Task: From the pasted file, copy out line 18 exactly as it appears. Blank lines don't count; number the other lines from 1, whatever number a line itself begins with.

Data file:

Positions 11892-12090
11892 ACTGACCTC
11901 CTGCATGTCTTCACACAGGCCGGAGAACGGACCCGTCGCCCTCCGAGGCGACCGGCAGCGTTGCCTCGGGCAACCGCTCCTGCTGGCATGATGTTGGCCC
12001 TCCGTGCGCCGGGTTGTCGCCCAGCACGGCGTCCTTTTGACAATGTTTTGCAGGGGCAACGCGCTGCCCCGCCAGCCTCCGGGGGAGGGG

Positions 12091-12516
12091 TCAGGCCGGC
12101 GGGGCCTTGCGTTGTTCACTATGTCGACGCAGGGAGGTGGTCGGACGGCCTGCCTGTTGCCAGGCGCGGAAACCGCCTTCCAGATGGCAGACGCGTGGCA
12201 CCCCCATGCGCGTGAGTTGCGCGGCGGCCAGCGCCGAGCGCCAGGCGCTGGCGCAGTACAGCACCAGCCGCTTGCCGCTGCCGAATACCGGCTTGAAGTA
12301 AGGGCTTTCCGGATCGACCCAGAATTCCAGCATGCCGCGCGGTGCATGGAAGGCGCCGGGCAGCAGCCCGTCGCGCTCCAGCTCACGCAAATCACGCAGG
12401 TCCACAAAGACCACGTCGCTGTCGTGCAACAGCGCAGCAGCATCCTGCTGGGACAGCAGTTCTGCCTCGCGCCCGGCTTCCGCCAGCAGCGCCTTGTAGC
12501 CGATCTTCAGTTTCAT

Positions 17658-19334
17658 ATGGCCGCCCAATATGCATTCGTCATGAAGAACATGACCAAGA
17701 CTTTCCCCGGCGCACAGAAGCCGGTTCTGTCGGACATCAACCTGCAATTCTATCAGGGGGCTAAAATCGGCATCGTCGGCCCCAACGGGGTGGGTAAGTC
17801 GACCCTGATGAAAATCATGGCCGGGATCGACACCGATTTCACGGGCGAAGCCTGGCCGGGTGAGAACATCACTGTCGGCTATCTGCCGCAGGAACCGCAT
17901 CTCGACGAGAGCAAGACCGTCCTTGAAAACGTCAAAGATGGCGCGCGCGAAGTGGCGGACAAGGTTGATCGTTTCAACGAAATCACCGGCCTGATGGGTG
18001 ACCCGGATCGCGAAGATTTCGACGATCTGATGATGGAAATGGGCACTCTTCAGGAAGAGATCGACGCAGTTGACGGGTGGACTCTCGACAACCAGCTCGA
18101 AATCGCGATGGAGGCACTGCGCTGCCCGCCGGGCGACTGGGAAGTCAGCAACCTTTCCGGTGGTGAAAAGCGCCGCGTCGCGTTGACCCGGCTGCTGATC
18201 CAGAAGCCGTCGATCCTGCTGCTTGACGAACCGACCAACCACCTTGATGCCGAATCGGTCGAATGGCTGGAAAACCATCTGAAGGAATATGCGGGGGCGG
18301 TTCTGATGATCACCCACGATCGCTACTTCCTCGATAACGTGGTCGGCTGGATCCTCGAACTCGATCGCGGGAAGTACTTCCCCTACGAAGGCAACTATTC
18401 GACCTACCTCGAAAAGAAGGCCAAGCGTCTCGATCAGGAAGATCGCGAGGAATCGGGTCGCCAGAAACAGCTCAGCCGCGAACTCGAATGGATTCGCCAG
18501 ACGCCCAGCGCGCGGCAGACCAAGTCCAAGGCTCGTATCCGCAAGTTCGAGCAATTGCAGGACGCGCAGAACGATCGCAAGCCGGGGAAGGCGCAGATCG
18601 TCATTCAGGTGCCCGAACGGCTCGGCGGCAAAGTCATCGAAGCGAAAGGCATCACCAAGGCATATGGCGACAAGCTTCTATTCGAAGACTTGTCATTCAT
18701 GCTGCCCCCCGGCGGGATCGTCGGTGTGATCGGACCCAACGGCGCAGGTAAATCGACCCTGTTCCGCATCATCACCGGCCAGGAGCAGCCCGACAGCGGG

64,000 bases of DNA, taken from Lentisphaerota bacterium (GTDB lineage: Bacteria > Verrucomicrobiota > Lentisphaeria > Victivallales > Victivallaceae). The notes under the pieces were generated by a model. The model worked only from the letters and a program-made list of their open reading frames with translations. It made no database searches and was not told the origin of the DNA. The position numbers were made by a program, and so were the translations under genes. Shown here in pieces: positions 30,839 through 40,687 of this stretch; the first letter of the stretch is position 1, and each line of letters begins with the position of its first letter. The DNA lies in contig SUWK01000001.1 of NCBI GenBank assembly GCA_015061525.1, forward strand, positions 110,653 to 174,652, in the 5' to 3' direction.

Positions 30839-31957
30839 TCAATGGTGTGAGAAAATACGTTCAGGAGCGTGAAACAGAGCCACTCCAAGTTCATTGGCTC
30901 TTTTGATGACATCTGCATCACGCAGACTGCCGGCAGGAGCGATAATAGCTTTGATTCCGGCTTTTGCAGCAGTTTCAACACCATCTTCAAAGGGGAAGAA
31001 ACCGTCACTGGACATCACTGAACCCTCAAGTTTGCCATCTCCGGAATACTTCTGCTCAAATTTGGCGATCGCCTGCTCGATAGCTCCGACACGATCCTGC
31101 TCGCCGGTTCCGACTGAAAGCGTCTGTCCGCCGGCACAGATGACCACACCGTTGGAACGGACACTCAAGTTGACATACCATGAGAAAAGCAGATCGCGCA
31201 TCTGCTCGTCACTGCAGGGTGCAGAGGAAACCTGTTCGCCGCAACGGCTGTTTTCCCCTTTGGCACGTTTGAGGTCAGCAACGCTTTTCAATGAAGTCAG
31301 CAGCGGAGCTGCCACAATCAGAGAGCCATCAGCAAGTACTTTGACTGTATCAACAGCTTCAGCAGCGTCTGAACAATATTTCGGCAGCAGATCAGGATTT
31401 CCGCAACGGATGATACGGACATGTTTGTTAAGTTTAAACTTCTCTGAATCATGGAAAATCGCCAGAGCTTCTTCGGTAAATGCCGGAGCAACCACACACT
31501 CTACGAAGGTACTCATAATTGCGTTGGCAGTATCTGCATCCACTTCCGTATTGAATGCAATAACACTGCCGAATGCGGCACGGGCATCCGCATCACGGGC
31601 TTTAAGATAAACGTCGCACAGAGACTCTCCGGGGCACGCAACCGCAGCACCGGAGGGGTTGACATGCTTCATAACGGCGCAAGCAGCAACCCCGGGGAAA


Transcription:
18101 AATCGCGATGGAGGCACTGCGCTGCCCGCCGGGCGACTGGGAAGTCAGCAACCTTTCCGGTGGTGAAAAGCGCCGCGTCGCGTTGACCCGGCTGCTGATC